ACWA Power bets big on Uzbekistan growth

ACWA Power bets big on Uzbekistan growth
The Uzbek economy will grow at about 6.5 percent this year, according to government projections. (Shutterstock)
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Updated 19 September 2021

ACWA Power bets big on Uzbekistan growth

ACWA Power bets big on Uzbekistan growth
  • ACWA has invested about $1.2 billion in Uzbekistan thus far
  • ACWA plans to contribute to $100 million Uzbekistan fund

MOSCOW/RIYADH: In the crowded corridors of the Hilton Tashkent City, ACWA Power Chairman Mohammad Abunayyan talks quietly with key delegates of the Islamic Development Bank’s annual meeting in Uzbekistan, who approach him one after another.

Abunayyan, a lean, middle-aged, intelligent-looking man is celebrating with the bank's officials the launch of the $100 million Economic Empowerment Fund for Uzbekistan earlier this month. 

ACWA Power is planning on becoming one of the Saudi investors that will make up 45 percent of the fund, which is also being financed with money from the Islamic Development Bank and the Uzbek government.

ACWA’s contribution would be the latest in a long line of investments in the Central Asian nation, where the utility now has assets worth $4.6 billion having invested about $1.2 billion, according to the prospectus for its initial public offering that was launched earlier this month.

Although that is less than one tenth of the SR248 billion ($66 billion) of assets ACWA has accumulated globally since it was established in 2004 with what Abunayaan describes as a small equity investment. Abunayaan joined the board in 2008.

Beyond its home market in Saudi Arabia, ACWA also owns assets in Oman, UAE, Bahrain and Jordan.

Still, Uzbekistan is an important market for ACWA Power.

In 2020, the company was awarded three projects: Sirdarya Combined-Cycle Gas Turbine (CCGT) independent power producer (IPP) with 1,500 MW of gross contracted power capacity; the 500 MW Bash Wind IPP; and the 500 MW Dzhankeldy Wind IPP.

The company’s fourth and largest Uzbek asset in Uzbekistan is the Karakalpakstan 1,500 MW Wind IPP project, valued at $2 billion. The Karakalpakstan, Bash and Dzhankeldy projects are at advanced stages of development and Sirdarya IPP is under construction.

ACWA Power’s investments in Uzbekistan represent a sizeable chunk of total foreign direct investment (FDI) that the country has received in recent years.

“Uzbekistan attracted $2 billion in FDI in 2020 and targets another $5 billion this year,” Atabek Nazirov, director general of the Direct Investment Fund of Uzbekistan, told Arab News on the sidelines of the IDB’s two-day conference on Sept. 3.

Such investments mean a long-term relationship between ACWA Power and Uzbekistan.

“[In our projects] we need to lay the foundation for a long-term partnership, this is a relationship that lasts for 20, 25, 30 years,” Tom Teerlynck, executive vice president of ACWA Power, said during a panel discussion organized by the Islamic Corporation for Insurance of Investments and Export Credits.

“The early years go very smoothly because everybody is happy — agreements signed, infrastructure is being built, the services being provided,” he said. “But problems come in later when people in ministries or private companies change. So, it’s very important to lay very robust foundations.”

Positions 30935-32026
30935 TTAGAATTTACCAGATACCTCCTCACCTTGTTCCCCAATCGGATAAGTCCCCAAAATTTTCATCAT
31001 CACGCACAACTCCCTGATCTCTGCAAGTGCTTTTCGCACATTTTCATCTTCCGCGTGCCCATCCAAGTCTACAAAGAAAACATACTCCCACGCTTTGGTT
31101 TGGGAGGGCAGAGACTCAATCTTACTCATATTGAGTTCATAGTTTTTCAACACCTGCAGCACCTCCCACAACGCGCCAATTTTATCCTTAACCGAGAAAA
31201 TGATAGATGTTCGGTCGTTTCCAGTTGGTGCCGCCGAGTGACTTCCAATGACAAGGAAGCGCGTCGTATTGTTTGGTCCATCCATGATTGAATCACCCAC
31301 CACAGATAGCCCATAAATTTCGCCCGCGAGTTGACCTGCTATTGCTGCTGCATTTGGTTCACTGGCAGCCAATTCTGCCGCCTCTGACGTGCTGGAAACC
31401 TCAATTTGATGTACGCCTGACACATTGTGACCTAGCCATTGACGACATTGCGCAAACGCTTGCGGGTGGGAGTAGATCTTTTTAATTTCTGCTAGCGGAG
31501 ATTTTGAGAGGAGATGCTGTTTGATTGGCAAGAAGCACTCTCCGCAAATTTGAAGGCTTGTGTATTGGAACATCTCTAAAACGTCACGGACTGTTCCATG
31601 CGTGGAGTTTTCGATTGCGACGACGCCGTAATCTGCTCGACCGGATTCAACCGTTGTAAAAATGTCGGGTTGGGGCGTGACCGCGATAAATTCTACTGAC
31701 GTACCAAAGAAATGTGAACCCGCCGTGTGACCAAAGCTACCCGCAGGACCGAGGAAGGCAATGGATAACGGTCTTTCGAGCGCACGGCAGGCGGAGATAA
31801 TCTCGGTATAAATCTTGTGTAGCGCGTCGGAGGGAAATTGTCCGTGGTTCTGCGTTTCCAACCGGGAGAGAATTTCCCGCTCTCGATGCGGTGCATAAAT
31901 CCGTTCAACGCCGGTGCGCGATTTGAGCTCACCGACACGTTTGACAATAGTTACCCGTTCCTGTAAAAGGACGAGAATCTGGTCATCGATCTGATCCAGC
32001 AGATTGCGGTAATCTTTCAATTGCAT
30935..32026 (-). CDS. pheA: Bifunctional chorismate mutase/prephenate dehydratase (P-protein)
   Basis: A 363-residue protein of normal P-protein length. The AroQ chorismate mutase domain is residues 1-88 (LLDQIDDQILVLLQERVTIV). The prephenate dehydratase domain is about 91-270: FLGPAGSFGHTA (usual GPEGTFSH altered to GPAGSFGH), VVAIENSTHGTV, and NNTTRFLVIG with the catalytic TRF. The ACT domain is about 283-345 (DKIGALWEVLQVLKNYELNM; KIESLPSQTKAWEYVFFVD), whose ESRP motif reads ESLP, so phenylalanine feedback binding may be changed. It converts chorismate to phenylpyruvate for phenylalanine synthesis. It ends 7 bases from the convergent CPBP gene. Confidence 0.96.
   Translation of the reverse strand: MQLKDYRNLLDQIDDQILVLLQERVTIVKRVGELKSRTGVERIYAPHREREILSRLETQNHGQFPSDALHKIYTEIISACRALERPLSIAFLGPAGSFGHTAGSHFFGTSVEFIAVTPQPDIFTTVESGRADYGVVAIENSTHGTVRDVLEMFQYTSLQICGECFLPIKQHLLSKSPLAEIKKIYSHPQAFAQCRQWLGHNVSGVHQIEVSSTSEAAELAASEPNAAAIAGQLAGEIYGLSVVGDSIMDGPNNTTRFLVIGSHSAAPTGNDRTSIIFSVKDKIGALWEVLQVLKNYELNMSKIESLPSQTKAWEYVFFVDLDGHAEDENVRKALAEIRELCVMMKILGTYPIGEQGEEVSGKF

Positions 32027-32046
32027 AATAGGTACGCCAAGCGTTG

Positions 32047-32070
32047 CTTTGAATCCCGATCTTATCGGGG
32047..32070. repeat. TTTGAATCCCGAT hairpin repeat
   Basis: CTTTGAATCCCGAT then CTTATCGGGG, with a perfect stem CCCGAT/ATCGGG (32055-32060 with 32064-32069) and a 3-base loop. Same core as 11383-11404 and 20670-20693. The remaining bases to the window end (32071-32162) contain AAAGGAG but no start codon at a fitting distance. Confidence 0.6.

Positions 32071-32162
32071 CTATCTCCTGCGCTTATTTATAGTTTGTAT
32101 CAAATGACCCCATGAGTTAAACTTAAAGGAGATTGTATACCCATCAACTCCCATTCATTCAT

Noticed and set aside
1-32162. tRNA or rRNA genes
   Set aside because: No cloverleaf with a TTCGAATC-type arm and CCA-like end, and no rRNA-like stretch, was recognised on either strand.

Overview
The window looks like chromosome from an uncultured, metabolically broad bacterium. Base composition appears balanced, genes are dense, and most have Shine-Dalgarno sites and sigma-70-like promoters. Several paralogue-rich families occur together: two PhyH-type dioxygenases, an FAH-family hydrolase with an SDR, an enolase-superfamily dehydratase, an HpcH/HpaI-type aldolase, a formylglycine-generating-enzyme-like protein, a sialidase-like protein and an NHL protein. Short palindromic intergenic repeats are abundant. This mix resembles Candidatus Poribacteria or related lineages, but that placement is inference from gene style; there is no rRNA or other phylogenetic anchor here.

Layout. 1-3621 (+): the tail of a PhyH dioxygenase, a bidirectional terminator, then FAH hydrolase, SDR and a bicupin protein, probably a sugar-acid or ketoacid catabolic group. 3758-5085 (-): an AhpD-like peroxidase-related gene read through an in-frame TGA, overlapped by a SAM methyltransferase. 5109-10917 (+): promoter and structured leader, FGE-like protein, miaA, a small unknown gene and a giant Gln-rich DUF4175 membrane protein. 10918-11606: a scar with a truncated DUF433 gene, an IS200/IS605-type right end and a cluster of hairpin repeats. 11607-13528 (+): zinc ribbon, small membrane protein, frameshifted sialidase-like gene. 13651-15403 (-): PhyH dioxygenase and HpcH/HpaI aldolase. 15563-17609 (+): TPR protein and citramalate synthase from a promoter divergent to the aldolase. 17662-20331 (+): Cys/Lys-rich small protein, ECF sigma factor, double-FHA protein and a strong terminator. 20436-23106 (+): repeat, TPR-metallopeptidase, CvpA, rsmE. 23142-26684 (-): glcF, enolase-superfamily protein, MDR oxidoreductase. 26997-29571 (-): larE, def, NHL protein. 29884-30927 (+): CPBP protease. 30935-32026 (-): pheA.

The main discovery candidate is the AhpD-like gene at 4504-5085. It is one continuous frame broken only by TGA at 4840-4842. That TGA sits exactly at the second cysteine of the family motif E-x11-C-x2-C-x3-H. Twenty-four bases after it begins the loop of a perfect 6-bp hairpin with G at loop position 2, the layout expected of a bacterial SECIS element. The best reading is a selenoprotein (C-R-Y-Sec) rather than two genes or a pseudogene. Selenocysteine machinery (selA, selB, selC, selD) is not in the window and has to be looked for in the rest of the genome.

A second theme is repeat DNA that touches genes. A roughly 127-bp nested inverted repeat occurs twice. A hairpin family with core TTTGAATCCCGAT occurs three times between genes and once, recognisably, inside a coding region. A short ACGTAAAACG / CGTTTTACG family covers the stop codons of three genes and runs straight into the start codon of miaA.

Uzbekistan officials are confident that ongoing reforms will propel economic growth, despite the global shock caused by COVID-19.

“In 2020, Uzbekistan was the only economy in the Central Asia region that did not have a negative gross domestic product [GDP],” said Direct Investment Fund of Uzbekistan’s Nazirov. “We were able to achieve just above 1 percent growth.”

The government is forecasting economic growth of 6.5 percent this year although that is a conservative scenario and it is hoping for closer to 7 percent, Ilhom Norkulov, Uzbekistan’s deputy minister of economic development and poverty reduction, told Arab News at the IDB meeting.

“For the next five years our target is to increase GDP to $100 billion so we are working to create conditions for the economy to grow 6-7 percent a year,” he said.

However, Uzbekistan’s economy is facing tailwinds in the form of a high inflation rate – expected at 10-11 percent this year – unemployment of 10.5 percent in 2020 (up from 5.8 percent in 2017) and a decline in average monthly wages to a low of $226 in the fourth quarter of 2018 from a peak of $415 in 2016, but back to $280 in the second quarter 2021, according to official data.

Government officials say they are fully aware of the issues, and maintaining economic reforms and income growth should ease the employment and wage conditions over the long run.


Inflation in eurozone economies is transitory: IMF

Inflation in eurozone economies is transitory: IMF
Image: Shutterstock
Updated 13 sec ago

Inflation in eurozone economies is transitory: IMF

Inflation in eurozone economies is transitory: IMF
  • The reason the IMF gave this assessment is that the hikes in consumer prices didn’t turn into wage increases

Despite inflation hitting a record high last month in the euro area, the International Monetary Fund said that the rise in prices is transitory and not worrisome.

Annual inflation rate in the zone reached 4.9 percent in November, Reuters reported.

The reason the IMF gave this assessment is that the hikes in consumer prices didn’t turn into wage increases, also known as the second-round effect.

It pointed out that, meanwhile, monetary policy should remain loose.

The international lender also stated that governments in the euro area should continue backing their economies to overcome the adverse effects initiated by the pandemic. The organization added that fiscal consolidation is not urgent, but its plans should be readily available now.

“Policies should remain accommodative but become increasingly targeted, with a focus on mitigating potential rises in inequality and poverty,”the IMF said.

I took a quote from the source since it's reuters.


Bahrain aims to reduce government shares in listed companies

Bahrain aims to reduce government shares in listed companies
Updated 2 min 47 sec ago

Bahrain aims to reduce government shares in listed companies